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-   -   Budget Performance PC (Audio,Video and Gaming) (http://www.hardwarecanucks.com/forum/new-builds/45188-budget-performance-pc-audio-video-gaming.html)

sstrucel July 27, 2011 10:28 AM

Budget Performance PC (Audio,Video and Gaming)
So this is my first time posting and I was wondering if anyone could answer a few of my questions.

Basically I started building a computer this summer for audio recording, video editing and some gaming. The main purpose is to record synthesizer tracks and some live audio as well and then mix it and such.I'll probably be using Fruity Loops, Audacity and Reason. I also might use this computer for converting some old videos into a more up to date format. Finally I figured that, while I am at it, I might as well make it capable for gaming.

In terms of overclocking I would like the ability to but I probably wouldn't do it until later down the road. My budget is under $1000 but I figured I'd probably be paying about $800. No brand preferences really except for the fact the my mother board and video card are spoken for as intel and nvidia respectively. Finally all of my components will be purchased in Canada

So far I have been playing it safe but only buying stuff when it come into a good price range. So far I have a few things that I purchased although I'm confused about what I should purchase.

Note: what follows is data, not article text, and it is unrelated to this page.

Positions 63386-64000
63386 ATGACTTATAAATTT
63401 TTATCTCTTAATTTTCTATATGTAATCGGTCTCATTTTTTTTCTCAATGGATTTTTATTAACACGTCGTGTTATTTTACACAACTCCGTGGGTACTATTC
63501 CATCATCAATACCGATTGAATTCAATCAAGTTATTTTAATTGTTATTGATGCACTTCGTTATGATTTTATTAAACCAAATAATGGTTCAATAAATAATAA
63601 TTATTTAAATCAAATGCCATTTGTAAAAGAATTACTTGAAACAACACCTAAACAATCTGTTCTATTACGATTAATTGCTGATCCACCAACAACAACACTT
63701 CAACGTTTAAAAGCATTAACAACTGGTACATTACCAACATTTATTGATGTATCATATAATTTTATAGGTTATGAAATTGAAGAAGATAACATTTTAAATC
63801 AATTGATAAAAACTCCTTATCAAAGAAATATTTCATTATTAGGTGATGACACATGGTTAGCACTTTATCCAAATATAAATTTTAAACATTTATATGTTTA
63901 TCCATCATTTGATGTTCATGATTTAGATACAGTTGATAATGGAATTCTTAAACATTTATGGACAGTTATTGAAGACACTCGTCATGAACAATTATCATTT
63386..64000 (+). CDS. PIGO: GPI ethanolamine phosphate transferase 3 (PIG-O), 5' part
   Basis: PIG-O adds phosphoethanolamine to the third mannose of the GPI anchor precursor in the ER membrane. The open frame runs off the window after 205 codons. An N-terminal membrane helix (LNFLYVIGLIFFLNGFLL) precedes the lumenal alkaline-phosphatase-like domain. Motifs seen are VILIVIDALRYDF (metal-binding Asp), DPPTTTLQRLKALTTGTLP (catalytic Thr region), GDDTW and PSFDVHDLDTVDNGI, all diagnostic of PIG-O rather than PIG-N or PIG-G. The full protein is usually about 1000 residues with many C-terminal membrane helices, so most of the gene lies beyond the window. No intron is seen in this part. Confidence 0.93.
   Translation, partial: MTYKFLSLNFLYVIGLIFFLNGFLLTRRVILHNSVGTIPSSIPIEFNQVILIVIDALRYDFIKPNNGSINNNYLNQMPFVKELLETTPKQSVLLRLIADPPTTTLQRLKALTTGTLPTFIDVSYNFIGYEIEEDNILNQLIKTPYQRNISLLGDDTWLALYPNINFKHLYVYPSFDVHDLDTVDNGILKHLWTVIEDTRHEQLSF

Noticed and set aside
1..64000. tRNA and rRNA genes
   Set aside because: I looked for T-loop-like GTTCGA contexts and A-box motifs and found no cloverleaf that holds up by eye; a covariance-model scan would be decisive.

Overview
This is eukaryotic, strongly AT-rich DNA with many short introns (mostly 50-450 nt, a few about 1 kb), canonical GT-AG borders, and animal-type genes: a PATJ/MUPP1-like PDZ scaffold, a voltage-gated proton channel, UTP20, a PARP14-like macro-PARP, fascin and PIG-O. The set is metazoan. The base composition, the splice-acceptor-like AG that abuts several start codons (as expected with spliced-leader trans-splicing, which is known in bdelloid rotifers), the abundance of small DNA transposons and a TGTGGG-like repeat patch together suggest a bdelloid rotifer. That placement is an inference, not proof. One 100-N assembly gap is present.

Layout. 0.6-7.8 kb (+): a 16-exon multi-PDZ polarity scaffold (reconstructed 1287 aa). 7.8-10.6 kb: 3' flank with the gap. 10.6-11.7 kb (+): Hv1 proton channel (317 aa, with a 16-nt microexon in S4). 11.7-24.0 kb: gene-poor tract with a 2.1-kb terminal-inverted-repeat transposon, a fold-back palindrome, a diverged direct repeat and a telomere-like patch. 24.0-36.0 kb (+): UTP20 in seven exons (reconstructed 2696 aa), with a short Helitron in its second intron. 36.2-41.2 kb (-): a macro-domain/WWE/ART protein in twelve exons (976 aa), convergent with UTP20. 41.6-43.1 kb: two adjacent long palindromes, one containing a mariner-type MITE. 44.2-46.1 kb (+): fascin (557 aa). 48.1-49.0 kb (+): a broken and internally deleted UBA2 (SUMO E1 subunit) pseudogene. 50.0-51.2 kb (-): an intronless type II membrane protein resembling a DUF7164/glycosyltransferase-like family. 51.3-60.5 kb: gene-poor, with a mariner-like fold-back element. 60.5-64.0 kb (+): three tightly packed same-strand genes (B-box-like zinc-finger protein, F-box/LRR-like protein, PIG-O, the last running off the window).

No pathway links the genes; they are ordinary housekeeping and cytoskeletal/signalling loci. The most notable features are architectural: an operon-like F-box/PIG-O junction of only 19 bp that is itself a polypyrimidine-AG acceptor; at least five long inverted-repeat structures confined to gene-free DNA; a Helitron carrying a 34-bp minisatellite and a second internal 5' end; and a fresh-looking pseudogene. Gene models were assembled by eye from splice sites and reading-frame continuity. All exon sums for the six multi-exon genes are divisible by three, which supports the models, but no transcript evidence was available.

Purchased Components:

EVGA GeForce GTX 460 SE
Buy the EVGA GeForce GTX 460 SE 1GB GDDR5 PCIe at TigerDirect.ca
Purchased for around $90 +tax with some instant saving and mail in rebates

ECS Black Deluxe P67H2-A2 SLI (B3)
Newegg.ca - ECS Black Deluxe P67H2-A2 SLI (B3) LGA 1155 Intel P67 SATA 6Gb/s USB 3.0 ATX Intel Motherboard
Purchased for around $100 +tax with instant savings and mail in rebates again

G.SKILL Ripjaws X Series 8GB (2 x 4GB) 240-Pin DDR3 SDRAM DDR3 1333 (PC3 10666)
Newegg.ca - G.SKILL Ripjaws X Series 8GB (2 x 4GB) 240-Pin DDR3 SDRAM DDR3 1333 (PC3 10666) Desktop Memory Model F3-10666CL9D-8GBXL
Purchased for around $50

Yet to Purchase Components:

Hard Drive
I was looking at buying something at around 7200RPM and 6Gb/s SATA at a price range of under $100.
I noticed Hitachi Desktar drive came up with more features than western digital or seagate for a cheaper price. Although I'm not sure if Hitachi has the most reliable hard drive. Is there anything specific I should be looking for in a hard drive with my current setup? Also does anybody have any review of Hitachi to share or is it worth paying more for WD or Seagate?

Power Supply